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Happy Women’s Day, Afghanistan

Now what about the rest of the year?
Womens dayEnlarge
Women listen to President Hamid Karzai's speech on the occasion of International Women's Day, Kabul, March 8, 2011 (Shah Marai/AFP/Getty Images)

My health club gave me a rose; the organization where I teach journalism had cake and tea. Perhaps more to the point, President Hamid Karzai gave a rousing speech promising that “women’s rights will never be sacrificed in peace talks” with the Taliban.

I’ll stick with the cake.

I have long since ceased to pay attention to official rhetoric on women’s rights in Afghanistan – no matter which government is blowing the smoke.

A few years ago I interviewed an American diplomat about women and the Taliban. The United States was just starting to thaw a bit on the issue of negotiations with the insurgents, and I wanted to know how much of an obstacle the feminist lobby in the United States would be in any potential peace deals.

The diplomat shook her head.

“We will never sacrifice any initiative in the name of women’s rights,” she said. “We talk a good game, but that is for domestic consumption. We have to placate Barbara Boxer and the rest.”

U.S. Senator Barbara Boxer (D-CA) has been an outspoken advocate for Afghan women, and has gone on record as saying that any reconciliation with the Taliban is a danger to the progress that has been made.

There has, of course, been progress. More girls are school now than under the Taliban, but given the state of affairs in those tumultuous years, it could hardly be otherwise. However, only one in five ever completes high school, and human rights group warn that the number of girls receiving an education is now dropping due to insecurity and poverty.

There are women in Parliament – 69, to be precise. But only a small number of those actually won their seats – the rest were ushered in under a law reserving 68 seats for women.

This means the women have little actual power and can be bullied, threatened, and ridiculed at will, as witnessed by a recent event in which one female MP was told to “sit there and be quiet.” A few years ago another woman in Parliament was pelted with water bottles for criticizing the warlords; more than one female MP has been threatened, and several have faced domestic abuse.

The problem for Afghan women was not the Taliban; it was, and remains, the traditions and attitudes that the Taliban represented. These are by no means confined to insurgents.

I was once at a conference on forced marriages where a mullah sought to justify the practice by saying: “It has been scientifically proven that women’s brains are smaller than men’s.”

This was in my early days in Afghanistan, when I was still ready to beat my head against a wall.

I stood up.

“Can you give me a reference?” I said. My translator was mortified. The mullah looked at me blankly.

“You have said that it has been scientifically proven,” I persisted. “Where? When? By whom? Can you tell me?”

He snorted, and my translator refused to convey any more of my words. I sat down, fuming.

Some young girls came up to me during the tea break and thanked me for standing up to the mullah.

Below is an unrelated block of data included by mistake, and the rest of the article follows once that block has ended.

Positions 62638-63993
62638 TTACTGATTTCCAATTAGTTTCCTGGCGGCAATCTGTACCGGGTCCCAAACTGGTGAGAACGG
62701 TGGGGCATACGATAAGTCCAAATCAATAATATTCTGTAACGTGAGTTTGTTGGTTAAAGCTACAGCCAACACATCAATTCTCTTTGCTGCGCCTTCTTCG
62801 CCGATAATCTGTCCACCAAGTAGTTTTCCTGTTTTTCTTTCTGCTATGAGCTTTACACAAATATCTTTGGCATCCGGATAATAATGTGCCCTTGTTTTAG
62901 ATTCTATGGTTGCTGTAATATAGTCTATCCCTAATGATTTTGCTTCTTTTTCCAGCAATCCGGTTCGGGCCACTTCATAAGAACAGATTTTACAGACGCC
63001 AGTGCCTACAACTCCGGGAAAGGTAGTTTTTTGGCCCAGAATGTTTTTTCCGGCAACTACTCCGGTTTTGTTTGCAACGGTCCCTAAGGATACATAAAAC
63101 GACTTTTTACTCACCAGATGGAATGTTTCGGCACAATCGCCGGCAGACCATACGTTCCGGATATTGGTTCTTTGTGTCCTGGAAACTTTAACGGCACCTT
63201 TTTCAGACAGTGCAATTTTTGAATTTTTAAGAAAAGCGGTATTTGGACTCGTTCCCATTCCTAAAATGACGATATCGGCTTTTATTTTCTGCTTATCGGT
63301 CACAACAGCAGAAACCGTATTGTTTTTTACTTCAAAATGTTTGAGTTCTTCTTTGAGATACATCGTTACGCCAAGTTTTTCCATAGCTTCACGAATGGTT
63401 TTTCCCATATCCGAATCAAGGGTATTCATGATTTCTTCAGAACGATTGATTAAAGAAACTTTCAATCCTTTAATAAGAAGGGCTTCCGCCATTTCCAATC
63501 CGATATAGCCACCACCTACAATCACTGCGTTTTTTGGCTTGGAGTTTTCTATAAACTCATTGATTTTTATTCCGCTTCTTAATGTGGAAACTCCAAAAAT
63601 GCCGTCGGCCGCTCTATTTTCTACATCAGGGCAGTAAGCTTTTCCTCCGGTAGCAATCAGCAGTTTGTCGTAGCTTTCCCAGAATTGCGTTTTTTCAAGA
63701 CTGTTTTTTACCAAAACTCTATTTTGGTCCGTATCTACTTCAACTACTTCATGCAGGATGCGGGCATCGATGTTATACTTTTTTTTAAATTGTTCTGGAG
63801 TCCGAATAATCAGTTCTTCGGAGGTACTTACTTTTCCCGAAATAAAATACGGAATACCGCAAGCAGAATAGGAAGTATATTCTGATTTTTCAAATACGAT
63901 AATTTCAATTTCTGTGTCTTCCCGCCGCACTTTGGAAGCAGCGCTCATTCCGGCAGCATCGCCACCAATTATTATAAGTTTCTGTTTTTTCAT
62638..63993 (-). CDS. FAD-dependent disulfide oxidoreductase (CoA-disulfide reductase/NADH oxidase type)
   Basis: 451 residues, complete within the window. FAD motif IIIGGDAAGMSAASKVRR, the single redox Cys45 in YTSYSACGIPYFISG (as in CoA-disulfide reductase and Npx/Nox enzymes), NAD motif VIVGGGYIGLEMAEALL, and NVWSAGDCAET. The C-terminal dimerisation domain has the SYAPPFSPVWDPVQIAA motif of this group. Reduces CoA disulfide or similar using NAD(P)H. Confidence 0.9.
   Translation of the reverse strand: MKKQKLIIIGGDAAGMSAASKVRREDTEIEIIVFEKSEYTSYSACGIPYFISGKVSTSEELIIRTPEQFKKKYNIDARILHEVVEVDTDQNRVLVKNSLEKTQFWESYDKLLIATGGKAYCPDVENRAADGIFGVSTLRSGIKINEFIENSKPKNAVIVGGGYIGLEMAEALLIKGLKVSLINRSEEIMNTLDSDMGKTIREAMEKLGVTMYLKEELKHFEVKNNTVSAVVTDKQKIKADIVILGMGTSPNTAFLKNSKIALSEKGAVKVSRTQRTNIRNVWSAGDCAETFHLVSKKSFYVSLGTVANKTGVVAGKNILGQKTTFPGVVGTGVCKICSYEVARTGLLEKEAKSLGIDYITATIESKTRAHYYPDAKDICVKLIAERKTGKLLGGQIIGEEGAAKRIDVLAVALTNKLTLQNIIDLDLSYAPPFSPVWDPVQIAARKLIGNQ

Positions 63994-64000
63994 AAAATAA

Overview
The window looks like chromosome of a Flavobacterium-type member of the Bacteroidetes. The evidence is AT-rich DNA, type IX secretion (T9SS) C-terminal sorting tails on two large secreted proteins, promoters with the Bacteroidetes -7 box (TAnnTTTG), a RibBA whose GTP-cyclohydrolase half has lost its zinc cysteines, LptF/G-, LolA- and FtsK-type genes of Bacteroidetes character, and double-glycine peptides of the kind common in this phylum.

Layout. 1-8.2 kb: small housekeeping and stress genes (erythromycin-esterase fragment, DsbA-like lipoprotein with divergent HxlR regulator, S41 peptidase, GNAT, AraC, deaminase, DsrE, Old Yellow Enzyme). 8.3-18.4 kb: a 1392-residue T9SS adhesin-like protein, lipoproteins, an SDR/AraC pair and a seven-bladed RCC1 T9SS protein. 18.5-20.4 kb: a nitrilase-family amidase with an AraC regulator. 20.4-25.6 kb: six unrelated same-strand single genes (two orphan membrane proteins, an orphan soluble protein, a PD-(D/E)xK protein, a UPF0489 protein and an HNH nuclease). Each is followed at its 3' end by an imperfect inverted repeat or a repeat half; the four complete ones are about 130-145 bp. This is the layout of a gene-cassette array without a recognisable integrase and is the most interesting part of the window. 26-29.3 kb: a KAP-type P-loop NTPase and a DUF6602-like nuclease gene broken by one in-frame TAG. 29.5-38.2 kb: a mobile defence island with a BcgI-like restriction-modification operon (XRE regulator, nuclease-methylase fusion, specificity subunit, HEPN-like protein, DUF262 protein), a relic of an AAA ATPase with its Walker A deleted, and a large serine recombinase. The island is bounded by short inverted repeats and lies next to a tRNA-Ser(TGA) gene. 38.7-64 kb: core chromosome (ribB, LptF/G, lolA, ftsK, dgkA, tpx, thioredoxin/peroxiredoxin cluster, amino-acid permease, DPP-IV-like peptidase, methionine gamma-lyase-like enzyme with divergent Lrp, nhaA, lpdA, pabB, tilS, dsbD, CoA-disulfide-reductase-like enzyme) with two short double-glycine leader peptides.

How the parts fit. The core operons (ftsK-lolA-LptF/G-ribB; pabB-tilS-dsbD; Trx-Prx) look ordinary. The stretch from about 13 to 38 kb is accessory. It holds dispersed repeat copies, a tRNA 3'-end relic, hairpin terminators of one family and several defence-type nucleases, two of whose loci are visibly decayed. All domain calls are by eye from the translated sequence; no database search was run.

“We cannot say things like that,” said one lovely young girl, who looked about 12 years old. “My father would beat me.”

But the older women had a different take.

“Arguing with a mullah,” sniffed one. “That’s just proof that her brain really is smaller.”

She may be right.

There is, of course, a Ministry of Women’s Affairs (MoWA), but it has no budget and no executive authority. It can do almost nothing, except discuss endless plans to better the lot of Afghan women.

It was, however, able to cause one unholy ruckus when it threatened to bring all women’s shelters in the country under government control, in order to cut down on the alleged corruption and immorality that thrived at such places.

Deeply ingrained attitudes cannot be changed overnight. And they certainly do not yield to boots on the ground. Those who think that U.S. troops will serve as a guarantor of women’s rights are sadly mistaken.

What can a soldier do when the legal system will not enforce the law? The Constitution clearly states that no girl can be forced into marriage against her will. Furthermore, the law specifies 16 as the minimum legal age for girls to be wed.

According to the United Nations, close to 50 percent of girls marry under the age of 16. That means that an enormous number of people in this country are technically criminals. But how many fathers or husbands of nine-year-old brides have been sent to jail? I have not heard of one.

Domestic violence is epidemic, and almost never prosecuted. Even murder – the so-called “honor killings” that occur when a girl is seen to have disgraced her family --often go unpunished. It is only when the abuse reaches the headlines, such as the stoning of a young couple in Kunduz not so long ago, that action is taken. And then only when it can be blamed on the Taliban.

So Karzai can waffle on all he likes about women’s rights. He can promise that their concerns will be give due consideration in any negotiations with the Taliban. Senator Boxer can pass as many resolutions as she has time for.

It will have very little effect on Afghanistan’s beleaguered females.

When Afghanistan becomes a country where rule of law has some meaning; when corruption is not longer pandemic; when education is a right rather than a privilege – only then can we start looking for real progress for Afghan women.
 

http://www.globalpost.com/dispatches/globalpost-blogs/dispatches-afghanistan/happy-women’s-day-afghanistan